Sims et al v. Marion County, Alabama et al
MEMORANDUM OF OPINION. Signed by Judge L Scott Coogler on 11/16/2020. (PSM)
2020 Nov-16 AM 10:01
U.S. DISTRICT COURT
N.D. OF ALABAMA
UNITED STATES DISTRICT COURT
NORTHERN DISTRICT OF ALABAMA
MELISSA ANN SIMS, as
Adminstratrix of the Estate of Billy Ray
CITY OF HAMILTON, et al.,
MEMORANDUM OF OPINION
Before the Court is a motion for summary judgment filed by Defendants
Jordan Carter (“Carter”), Trey Webb (“Webb”), and the City of Hamilton
(“Hamilton”) (Doc. 63.); a motion for summary judgment by Marion County (Doc.
65); and a motion for summary judgment by Terry Rich and Jared Tidwell (Doc. 67).
Melissa Ann Sims (“Plaintiff”) brought this case as adminstratrix of the estate of
Billy Ray Sims (“Sims”), deceased, alleging federal constitutional violations under
42 U.S.C. § 1983 and state law claims of negligence. For the following reasons,
Defendants’ motions for summary judgment are due to be granted in full.s
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At approximately 1:30 a.m. on December 13, 2017, police learned of a potential
hostage situation at 640 Reese Road, Hamilton, Alabama. (Doc. 64 at 2.) Emergency
services dispatched Officers Webb and Carter, Deputy Jared Tidwell (“Tidwell”),
and Deputy Terry Rich (“Rich”) to this address. (Doc. 41 at 3.) Webb and Carter
were employed by the City of Hamilton Police Department, while Deputies Tidwell
and Rich were employed by the Marion County Sheriff’s Department. (Id.)
Carter was the first to arrive on the scene. At a nearby intersection, he waited
for backup to arrive before responding. (Carter Dep. 14:8-14:14.) Webb and Rich
arrived, whereupon Rich confirmed 640 Reese Road as the correct address. (Rich
Dep. 19:9-19:13.) After confirming the address, the three proceeded to the mobile
home of Sims. (Id.) However, the three believed the mobile home to be the residence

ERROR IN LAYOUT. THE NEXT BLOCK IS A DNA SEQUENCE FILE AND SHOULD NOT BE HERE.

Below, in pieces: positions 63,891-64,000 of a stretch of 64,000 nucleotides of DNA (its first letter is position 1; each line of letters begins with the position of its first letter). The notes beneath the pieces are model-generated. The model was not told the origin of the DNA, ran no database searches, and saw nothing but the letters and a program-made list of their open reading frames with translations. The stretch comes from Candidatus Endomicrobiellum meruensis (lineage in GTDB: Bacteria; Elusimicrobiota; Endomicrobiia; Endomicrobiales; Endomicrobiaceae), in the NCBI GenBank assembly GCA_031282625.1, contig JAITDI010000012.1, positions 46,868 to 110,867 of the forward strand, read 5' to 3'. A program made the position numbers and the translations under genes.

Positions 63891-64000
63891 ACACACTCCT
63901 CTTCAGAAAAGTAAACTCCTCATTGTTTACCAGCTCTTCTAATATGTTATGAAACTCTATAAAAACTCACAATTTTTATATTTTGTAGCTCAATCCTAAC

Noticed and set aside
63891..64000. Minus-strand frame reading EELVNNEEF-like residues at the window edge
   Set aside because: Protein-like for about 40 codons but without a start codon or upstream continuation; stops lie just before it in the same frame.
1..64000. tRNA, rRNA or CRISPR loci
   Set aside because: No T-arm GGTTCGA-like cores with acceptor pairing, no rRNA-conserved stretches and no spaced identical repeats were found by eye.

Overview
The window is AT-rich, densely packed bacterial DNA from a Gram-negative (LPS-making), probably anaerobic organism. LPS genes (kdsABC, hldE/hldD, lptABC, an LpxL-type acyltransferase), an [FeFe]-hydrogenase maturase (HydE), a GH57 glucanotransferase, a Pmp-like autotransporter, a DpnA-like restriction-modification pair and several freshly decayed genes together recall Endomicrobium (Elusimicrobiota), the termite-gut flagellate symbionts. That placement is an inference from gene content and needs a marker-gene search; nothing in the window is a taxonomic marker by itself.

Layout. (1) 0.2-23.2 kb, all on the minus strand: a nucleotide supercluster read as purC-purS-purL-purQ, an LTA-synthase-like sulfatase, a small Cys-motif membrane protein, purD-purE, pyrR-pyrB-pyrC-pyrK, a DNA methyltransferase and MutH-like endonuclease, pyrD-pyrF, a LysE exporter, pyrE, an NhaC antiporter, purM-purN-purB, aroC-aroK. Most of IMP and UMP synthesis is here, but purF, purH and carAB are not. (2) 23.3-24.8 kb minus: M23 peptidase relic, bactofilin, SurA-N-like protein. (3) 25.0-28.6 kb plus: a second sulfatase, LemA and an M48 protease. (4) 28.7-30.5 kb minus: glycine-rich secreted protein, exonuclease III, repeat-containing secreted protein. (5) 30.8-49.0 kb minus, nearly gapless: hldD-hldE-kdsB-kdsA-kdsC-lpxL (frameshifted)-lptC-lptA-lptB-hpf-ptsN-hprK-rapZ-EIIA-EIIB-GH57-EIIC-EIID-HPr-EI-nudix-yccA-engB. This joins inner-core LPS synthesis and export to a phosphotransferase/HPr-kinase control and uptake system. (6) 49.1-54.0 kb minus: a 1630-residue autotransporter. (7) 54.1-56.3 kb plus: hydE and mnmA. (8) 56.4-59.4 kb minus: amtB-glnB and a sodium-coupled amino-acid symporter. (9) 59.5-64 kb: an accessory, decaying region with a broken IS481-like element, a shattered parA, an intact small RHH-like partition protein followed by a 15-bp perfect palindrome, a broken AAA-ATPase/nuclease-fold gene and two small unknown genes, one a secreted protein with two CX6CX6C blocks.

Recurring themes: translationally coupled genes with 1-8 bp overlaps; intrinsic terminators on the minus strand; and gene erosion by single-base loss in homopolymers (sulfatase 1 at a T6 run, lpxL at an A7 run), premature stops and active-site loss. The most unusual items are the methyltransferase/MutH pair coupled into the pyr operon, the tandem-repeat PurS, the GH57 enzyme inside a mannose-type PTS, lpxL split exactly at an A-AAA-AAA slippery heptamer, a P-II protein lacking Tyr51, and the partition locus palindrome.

of Trevor Ely, who was known to law enforcement and believed to have been
involved in a private incident with shots fired earlier in the month of December 2017.
(Doc. 64 at 2-3; Rich Dep. 21:6-22:24; Webb Dep. 26:23-29:17.)
The officers knocked on the door without identifying themselves as law
enforcement and received no response. (Doc. 69, ex. F at 00:40-01:45) They then
walked around the property and used their flashlights to try to identify if anybody
was home. (Ritch Depo., p. 19; Webb Depo., p. 23; Carter Depo., p. 14) After a short
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period of time, as the three officers were moving away from the home, Sims turned
on the porch light and opened the door with a firearm at his side. (Doc. 64 at 4; Rich
In the seven seconds that followed, Carter, Webb, and Rich shouted “put the
gun down” roughly five to seven times, as well as “Sheriffs” and “PD” once or
twice. (Defendant’s Ex. 7 at 13; Carter1.mp4 03:05-03:20; Webb1.mp4 03:5004:00.) Sims did not drop the weapon. 1 (Carter Depo., p. 15.) However, the plaintiff
alleges that Sims would have been unable to raise it to aim at the police, as the four
officers claim. 2 (Doc. 74 at 15; Sims Dep. 52:15-58:16.) When Sims did not comply,
Webb opened fire. (Defendant’s Ex. 7; Carter1.mp4.) Sims was struck in his superior